As I stated before, I was at Fandomfest last year (2011), and that is where I met my publisher and ultimately got my opportunity to become a published author. I went to every panel that I could find time to sit in on. I just got home from Memphis, TN, where I attended MidSouthCon. I will be at PulpArk next month in Batesville, AR and after that I have seven or eight lined up this year. I think any convention that has a literary track is a good place to be if you have an interest in writing, whether you are already published or just thinking of your first novel. The panels are a wealth of information. You get the opportunity to listen to people who know where you are, who have actually been there. The ones I have been in allow for question and answer afterwards and I found that everyone on the panels readily offered their help. At Fan-

I’m pretty easy to find. I have a website, www., where I try to keep up with my blog, “Life Happen.” I always accept and respond to emails, You can find information about Legends of Darkness on my site or on . You can actually order a copy of Legends of Darkness at any bookstore as well as Kindle actually has the exclusive ebook for 90 days, (I think that ends around mid-June). So if you have a kindle or the kindle app, you can get it from amazon for kindle. If you want an autographed copy, you can get one a couple of different ways…the first being you can show up at any convention that I am attending and I will gladly sign it for you, but also, if you will pay for shipping costs, I would be happy to have it mailed to me and I will mail it back signed and personalized, just email me for requests



Tough-as-nails Riff Randall is NOT tramptastic Interview by Rose Riot

Actress P.J. Soles as Riff Randall in “Rock ‘n’ Roll High SChool.

No movie character in existence had more influence on creating the “rock chick” prototype than Riff Randall in “Rock ‘n’ Roll High School,” played by actress P.J. Soles; a pretty, fresh-faced and up-and-coming actress. She had already acquired roles in several movies, but “Rock ‘n’ Roll High School” was her most memorable. Soles combined quirky, cute and tough-as-nails to come up with the first character, in my memory, that rocked harder than a boy without compromising femininity. Her portrayal of Randall’s admiration for The Ramones defied comparison the stereotypical groupies of movies of the ‘70s. Randall knew what she wanted, went after it and eventually got it all without being tramptastic. “Rock ‘n’ Roll High School” came out in 1979 when I was the tender age of seven. I first saw the movie the following year on cable. It was one of those movies I had heard the grown-ups around me talking about, but I accidentally stumbled upon it one day when I was getting my “latch key on.” The music, the clothes, the attitude made me stop on that particular cable 11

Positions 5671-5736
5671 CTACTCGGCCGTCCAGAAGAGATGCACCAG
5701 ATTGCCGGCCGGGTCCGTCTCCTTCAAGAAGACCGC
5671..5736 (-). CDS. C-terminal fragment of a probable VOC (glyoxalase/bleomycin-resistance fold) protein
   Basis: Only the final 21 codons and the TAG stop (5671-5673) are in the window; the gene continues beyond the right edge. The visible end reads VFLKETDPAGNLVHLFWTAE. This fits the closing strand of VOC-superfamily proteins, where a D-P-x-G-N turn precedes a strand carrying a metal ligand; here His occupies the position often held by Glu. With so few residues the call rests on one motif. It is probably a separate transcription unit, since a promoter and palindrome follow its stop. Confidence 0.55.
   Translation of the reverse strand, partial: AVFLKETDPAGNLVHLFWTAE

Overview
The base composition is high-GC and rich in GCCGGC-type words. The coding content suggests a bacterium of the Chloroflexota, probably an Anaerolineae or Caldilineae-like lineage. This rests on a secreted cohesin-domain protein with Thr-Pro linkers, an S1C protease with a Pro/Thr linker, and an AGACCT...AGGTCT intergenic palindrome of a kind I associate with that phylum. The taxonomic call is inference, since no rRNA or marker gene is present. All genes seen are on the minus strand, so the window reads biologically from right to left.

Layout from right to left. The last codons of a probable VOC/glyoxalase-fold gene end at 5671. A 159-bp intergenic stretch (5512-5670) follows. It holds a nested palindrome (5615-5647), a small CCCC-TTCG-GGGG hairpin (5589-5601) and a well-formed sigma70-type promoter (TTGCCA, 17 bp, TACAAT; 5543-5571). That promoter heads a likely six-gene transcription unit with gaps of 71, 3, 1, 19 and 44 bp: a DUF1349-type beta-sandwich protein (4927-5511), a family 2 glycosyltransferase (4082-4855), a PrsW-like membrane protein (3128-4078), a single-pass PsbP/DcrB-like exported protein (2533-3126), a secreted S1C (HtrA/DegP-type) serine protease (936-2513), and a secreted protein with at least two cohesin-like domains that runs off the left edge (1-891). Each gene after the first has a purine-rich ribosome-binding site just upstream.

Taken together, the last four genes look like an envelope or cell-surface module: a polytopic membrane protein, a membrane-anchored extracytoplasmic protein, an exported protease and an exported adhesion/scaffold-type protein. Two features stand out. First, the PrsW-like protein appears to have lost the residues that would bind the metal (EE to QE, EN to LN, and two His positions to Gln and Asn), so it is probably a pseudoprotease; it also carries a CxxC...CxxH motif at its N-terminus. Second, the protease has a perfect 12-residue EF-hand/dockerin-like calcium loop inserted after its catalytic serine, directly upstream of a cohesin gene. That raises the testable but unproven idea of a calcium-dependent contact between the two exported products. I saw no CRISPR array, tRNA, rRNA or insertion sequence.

channel and my life hasn’t been the same. I saw what I knew I wanted to become when I was older, “cool.” I took in every word of every scene and created a template of style and behavior and made it my goal to be as “cool as possible” from that day forward. I’m not sure how successfully I have become at the whole “cool” thing, but I saw The Ramones numerous times as a teenager and managed to flip the system “the finger” a few times between shows. The day I met P.J. Soles I was probably looking less than cool. By that Sunday afternoon at the “Days of The Dead” horror convention, a full weekend of work and mothering left only scraps of a clearly thinking human being. I was with my editor, Ellen, whose brain was in a similar state as mine. Ellen, being an amazing multi-tasker and bulldog editor, brought her toddler, Meredith, with us to the con. While Ellen (AKA Super Mom) conducted an interview with Sid Haig, I walked around with Meredith, to keep her entertained. Meredith and I stopped at P.J.’s table — P.J. has one of those personalities that just

Soles with Rose Riot and Meredith Eldridge.

grabs you. Her vibe makes you want to hug her, which I did. The first thing I said to P.J. was, “You are so cool!” and her response was humble and sweet; she was almost blushing at the compliment. My goal, at first, was just to go over and say hi, but we ended up chatting for a bit. I felt like I could have talked to her all afternoon, but I forced myself to share. In a word, she was a doll. P.J. agreed to let me email her a few interview questions that she answered promptly. The smile on my face the day I received her answers was almost as big as the smile I wore the day that I met her. I hope this makes you all smile just as big. How did you come about the role for Rock and Roll High School? I auditioned with many other actresses. Finally, Roger Corman met me and told me that if I made my hair a bit more blonde I could have the part. Were you a Ramones fan before the movie? Absolutely not! The Eagles and Jackson Browne were in my cassette player. Before the film, how did you feel about punk music?